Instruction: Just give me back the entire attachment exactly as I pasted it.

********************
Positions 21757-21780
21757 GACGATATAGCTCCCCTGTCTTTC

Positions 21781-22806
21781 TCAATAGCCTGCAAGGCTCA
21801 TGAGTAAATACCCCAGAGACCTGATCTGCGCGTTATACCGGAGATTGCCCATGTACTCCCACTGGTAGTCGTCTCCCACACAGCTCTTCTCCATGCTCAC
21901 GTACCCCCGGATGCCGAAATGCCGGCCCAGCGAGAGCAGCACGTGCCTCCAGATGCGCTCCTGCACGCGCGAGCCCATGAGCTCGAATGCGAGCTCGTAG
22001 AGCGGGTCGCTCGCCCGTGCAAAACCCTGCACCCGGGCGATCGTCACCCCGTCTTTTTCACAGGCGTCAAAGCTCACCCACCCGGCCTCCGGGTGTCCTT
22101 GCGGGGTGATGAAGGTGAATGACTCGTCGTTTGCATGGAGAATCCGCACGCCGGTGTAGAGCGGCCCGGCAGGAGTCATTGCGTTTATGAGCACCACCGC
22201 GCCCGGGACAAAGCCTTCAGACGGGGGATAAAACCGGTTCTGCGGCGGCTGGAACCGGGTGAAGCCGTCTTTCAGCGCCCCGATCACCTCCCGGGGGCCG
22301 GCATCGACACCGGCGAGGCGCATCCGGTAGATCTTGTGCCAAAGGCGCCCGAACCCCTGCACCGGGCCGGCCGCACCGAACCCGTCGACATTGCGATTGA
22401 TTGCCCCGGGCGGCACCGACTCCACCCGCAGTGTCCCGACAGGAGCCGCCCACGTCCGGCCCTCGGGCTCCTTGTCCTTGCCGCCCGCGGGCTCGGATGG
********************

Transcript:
Positions 21757-21780
21757 GACGATATAGCTCCCCTGTCTTTC

Positions 21781-22806
21781 TCAATAGCCTGCAAGGCTCA
21801 TGAGTAAATACCCCAGAGACCTGATCTGCGCGTTATACCGGAGATTGCCCATGTACTCCCACTGGTAGTCGTCTCCCACACAGCTCTTCTCCATGCTCAC
21901 GTACCCCCGGATGCCGAAATGCCGGCCCAGCGAGAGCAGCACGTGCCTCCAGATGCGCTCCTGCACGCGCGAGCCCATGAGCTCGAATGCGAGCTCGTAG
22001 AGCGGGTCGCTCGCCCGTGCAAAACCCTGCACCCGGGCGATCGTCACCCCGTCTTTTTCACAGGCGTCAAAGCTCACCCACCCGGCCTCCGGGTGTCCTT
22101 GCGGGGTGATGAAGGTGAATGACTCGTCGTTTGCATGGAGAATCCGCACGCCGGTGTAGAGCGGCCCGGCAGGAGTCATTGCGTTTATGAGCACCACCGC
22201 GCCCGGGACAAAGCCTTCAGACGGGGGATAAAACCGGTTCTGCGGCGGCTGGAACCGGGTGAAGCCGTCTTTCAGCGCCCCGATCACCTCCCGGGGGCCG
22301 GCATCGACACCGGCGAGGCGCATCCGGTAGATCTTGTGCCAAAGGCGCCCGAACCCCTGCACCGGGCCGGCCGCACCGAACCCGTCGACATTGCGATTGA
22401 TTGCCCCGGGCGGCACCGACTCCACCCGCAGTGTCCCGACAGGAGCCGCCCACGTCCGGCCCTCGGGCTCCTTGTCCTTGCCGCCCGCGGGCTCGGATGG